Sunday, June 21, 2009

Clarksville Redux

May 23rd we revisited Clarksville Caves just outside of Albany, NY. As I am trying to light a fire under some friends' tails to get caving ('cause after all, the world could use a few more responsible cavers out there). We drove down the previous Friday evening hoping to arrive at the hotel before 11:00 om (like the last time), and after some crafty maneuvering on my part, we arrived just after ten o'clock (I don't drive like a granny ALL of the time).

So, after a good night's rest we arrived at the now familiar sink of Ward-Gregory, aka Clarksville cave. We found that we were the second vehicle to arrive, the first person was a very informative gentleman who happened to be a representative of the Northeastern Cave Conservancy (and is also the warden of nearby Onequethaw Cave, a very wet cave with some notorious features such as "The Barnyard"). He asked us if we were familiar with White Nose Syndrome (a disease that is responsible for the death of approximately 1,000,000 of the hibernating bats in the affected area, some of which are the endangered Indiana Bat Myotis sodalis and the adorable Virginia Big Eared Bat Corynorhinus townsendii virginianus. The fungus has just been classified and more can be read about it here). I explained that we were, and of my recent trip down into Virginia and West Virginia and what we had found there.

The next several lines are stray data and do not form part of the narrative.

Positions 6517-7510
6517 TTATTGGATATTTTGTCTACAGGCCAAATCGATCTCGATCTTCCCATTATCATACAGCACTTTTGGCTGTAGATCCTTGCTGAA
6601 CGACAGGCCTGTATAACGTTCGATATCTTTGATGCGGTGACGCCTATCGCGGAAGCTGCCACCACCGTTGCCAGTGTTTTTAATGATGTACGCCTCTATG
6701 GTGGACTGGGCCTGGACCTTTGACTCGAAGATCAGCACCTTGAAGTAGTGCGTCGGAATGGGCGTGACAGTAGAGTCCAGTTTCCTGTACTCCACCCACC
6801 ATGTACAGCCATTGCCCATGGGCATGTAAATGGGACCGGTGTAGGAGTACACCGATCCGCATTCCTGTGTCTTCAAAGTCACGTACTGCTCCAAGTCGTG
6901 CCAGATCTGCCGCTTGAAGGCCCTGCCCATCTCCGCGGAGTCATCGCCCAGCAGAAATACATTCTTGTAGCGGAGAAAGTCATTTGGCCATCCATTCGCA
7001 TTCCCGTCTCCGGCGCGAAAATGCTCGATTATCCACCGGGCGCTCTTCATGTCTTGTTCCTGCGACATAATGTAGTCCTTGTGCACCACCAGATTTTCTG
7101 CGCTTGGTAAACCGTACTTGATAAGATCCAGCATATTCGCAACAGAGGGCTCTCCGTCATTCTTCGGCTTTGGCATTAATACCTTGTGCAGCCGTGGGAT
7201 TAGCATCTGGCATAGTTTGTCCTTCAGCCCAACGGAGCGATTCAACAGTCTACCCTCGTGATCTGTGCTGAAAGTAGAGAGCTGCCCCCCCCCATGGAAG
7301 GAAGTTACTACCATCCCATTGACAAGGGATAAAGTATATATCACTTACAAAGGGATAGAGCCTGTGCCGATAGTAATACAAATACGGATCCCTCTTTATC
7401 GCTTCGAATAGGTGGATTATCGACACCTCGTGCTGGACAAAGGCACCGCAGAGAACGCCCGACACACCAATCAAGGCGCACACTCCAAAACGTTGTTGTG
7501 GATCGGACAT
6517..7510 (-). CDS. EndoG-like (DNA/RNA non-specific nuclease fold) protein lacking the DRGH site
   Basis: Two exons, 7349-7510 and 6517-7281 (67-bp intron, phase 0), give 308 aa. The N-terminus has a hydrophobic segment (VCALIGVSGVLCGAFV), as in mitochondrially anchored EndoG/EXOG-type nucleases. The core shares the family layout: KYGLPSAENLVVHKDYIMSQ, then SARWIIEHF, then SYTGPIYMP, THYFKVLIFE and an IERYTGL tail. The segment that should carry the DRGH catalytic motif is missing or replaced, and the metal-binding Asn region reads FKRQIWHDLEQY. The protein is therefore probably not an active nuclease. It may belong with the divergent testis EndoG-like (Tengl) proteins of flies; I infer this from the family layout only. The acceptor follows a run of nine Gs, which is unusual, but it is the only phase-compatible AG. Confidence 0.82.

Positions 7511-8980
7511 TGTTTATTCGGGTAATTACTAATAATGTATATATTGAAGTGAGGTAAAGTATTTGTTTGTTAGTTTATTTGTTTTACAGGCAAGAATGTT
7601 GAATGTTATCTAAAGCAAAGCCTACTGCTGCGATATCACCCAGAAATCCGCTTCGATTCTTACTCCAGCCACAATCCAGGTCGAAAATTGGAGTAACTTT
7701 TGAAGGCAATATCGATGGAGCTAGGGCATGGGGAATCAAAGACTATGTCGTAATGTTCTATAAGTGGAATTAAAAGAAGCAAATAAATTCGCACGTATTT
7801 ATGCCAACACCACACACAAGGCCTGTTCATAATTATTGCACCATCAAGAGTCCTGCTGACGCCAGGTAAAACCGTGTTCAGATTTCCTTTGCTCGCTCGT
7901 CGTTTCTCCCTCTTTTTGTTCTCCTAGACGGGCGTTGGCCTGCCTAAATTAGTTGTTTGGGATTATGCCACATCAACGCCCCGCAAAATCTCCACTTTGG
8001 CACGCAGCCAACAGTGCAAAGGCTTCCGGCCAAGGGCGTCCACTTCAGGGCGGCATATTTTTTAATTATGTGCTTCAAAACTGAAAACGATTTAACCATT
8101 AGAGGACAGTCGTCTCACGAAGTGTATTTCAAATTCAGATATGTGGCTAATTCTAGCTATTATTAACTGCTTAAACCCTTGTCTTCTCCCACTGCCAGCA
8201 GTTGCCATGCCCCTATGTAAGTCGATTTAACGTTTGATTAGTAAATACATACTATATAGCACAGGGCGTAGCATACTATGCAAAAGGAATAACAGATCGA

So, we headed into the cave, this time our goal being to get better pictures than the last (caves have the amazing ability to swallow light as it turns out), and to finally make it back to the Lake Room, a goal that we fell just short of as it turns out the last time we were in.

Clarksville is always a joy to go into, even though it is well visited. The recent good rains had raised the stream level a bit, but nothing that the use of wet-suit socks couldn't keep at bey. After reaching the point where we had stopped the last time (just upstream of the Thook Passage and Pictograph Crawl, I scouted ahead through an up-climb and found the passage dropped back down into a pleasant if not wet walking passage. The trick was to get everyone else to do it! After a little cajolling, and allowing the novices to lead, we made it through and came upon the Lake Room. After a few minutes of picture taking (this time with a mini-tripod and using Keluo Yao's light painting technique) we headed back through the crawl to the main passage. One more stop for picture taking (and did a not too shabby job), we headed out for some lunch at the neaby, recently re-opened establishment called June's for some hot coffee and brunch. All in all, a sucessful introductory trip into Clarksville Caves.

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